"I first saw Shapiro's name in 'Variety,' Raimi says, "in connection with George Romero." Shapiro has, in fact, sold a number of Romero's pictures, from 'Martin' and 'Dawn of the Dead' to 'Creepshow.' "I respect the man for his experience, and because he knows what the picture is worth," Sam Raimi says.

But so far, nothing is shaking in Raimi's native country, in spite of the standing ovations at 'Cannes'. The smart Hollywood thinking is that the day of the "raw horror film" has passed. Raimi is not happy about the idea, but in the meantime he's turned his attentions to a new picture. The working title is 'Relentless.' The same word might apply to Raimi himself.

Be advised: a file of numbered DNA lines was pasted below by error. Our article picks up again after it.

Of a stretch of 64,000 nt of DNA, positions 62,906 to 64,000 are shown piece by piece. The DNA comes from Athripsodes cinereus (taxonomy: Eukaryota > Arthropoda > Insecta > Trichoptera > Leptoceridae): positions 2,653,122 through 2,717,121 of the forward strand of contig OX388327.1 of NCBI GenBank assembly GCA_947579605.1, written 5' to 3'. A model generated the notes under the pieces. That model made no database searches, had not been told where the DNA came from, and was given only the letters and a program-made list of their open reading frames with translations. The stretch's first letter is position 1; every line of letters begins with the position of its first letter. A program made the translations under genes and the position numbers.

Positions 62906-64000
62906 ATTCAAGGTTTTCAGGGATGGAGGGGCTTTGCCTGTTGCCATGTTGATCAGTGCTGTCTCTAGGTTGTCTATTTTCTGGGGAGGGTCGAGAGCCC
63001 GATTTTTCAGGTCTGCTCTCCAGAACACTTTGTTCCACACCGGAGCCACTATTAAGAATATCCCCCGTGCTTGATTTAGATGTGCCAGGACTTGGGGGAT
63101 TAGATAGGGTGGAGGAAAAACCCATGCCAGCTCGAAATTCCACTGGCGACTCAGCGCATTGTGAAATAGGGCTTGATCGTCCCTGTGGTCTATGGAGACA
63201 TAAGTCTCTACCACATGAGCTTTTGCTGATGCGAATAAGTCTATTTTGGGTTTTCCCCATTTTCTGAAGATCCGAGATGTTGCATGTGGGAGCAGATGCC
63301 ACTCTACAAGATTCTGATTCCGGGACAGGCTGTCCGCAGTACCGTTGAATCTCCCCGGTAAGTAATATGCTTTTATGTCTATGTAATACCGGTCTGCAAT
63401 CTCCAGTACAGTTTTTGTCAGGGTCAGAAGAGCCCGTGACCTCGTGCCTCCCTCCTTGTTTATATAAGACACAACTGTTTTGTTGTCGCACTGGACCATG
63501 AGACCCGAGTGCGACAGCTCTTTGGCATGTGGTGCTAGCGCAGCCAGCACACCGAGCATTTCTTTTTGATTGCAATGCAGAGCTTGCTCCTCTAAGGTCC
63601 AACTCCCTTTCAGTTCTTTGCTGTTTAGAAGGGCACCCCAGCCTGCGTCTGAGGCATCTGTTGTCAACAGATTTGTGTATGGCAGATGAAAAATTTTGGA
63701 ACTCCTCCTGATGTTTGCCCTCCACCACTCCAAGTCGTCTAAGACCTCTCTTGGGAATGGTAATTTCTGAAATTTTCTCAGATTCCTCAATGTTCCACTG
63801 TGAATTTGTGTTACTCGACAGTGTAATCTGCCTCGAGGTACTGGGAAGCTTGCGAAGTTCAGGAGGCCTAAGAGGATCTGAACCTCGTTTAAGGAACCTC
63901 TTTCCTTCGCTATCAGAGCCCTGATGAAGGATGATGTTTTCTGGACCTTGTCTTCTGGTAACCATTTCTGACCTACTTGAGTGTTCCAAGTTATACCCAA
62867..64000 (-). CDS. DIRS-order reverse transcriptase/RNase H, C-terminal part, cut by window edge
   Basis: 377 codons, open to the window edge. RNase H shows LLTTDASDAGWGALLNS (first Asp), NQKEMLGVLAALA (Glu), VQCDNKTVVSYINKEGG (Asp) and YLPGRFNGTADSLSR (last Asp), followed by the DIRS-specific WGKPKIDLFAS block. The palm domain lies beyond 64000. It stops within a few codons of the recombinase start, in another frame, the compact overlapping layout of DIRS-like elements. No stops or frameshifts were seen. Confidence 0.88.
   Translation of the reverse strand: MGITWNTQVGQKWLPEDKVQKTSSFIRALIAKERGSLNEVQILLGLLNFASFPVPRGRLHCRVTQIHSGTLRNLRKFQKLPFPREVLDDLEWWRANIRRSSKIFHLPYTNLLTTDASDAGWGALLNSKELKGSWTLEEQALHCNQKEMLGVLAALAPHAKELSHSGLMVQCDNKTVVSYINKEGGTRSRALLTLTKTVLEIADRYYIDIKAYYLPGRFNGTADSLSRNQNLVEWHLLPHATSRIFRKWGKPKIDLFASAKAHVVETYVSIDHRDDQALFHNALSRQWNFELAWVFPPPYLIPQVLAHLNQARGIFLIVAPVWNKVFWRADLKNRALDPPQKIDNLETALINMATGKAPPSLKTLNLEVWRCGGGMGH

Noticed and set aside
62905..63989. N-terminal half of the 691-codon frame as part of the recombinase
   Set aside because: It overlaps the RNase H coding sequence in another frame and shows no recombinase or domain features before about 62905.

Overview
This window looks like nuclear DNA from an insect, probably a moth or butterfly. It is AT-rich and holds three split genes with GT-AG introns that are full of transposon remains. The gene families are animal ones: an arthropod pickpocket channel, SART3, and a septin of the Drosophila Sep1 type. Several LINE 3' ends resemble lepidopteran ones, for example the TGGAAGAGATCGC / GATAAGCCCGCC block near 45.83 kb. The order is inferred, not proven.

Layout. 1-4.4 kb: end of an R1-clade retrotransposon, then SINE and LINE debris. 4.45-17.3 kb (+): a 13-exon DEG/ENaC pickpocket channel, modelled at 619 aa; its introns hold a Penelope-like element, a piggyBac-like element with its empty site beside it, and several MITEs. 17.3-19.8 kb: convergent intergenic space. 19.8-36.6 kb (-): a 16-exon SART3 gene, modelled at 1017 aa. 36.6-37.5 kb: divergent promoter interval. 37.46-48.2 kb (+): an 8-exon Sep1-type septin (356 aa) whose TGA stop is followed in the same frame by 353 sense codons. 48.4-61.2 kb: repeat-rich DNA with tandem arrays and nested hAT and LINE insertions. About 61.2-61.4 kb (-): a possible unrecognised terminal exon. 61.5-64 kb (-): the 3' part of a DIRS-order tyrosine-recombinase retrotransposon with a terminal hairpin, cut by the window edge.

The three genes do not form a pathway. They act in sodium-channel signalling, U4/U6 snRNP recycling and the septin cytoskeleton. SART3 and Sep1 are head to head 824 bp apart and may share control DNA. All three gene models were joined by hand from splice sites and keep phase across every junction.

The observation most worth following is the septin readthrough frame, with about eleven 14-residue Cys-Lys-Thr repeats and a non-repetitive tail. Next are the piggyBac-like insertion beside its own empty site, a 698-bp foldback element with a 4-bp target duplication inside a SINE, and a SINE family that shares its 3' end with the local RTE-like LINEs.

Asked what he wants out of the business, he says: "Right now I want to make enough money to get my car fixed. It's been sitting out in front of my house since we finished 'Evil Dead', and my folks are pestering me to have it taken away. I don't want to do that. I want to get it fixed." Raimi's car, it turns out, is the one driven by the hapless college students in 'Evil Dead'. At one point it almost drops through a decaying bridge. The crew saved it after the crucial take, but as he turned into his home block after the film was wrapped, the engine caught on fire. It's sitting there now, in Detroit.

So's the film -- waiting for an American distributor.

Any takers?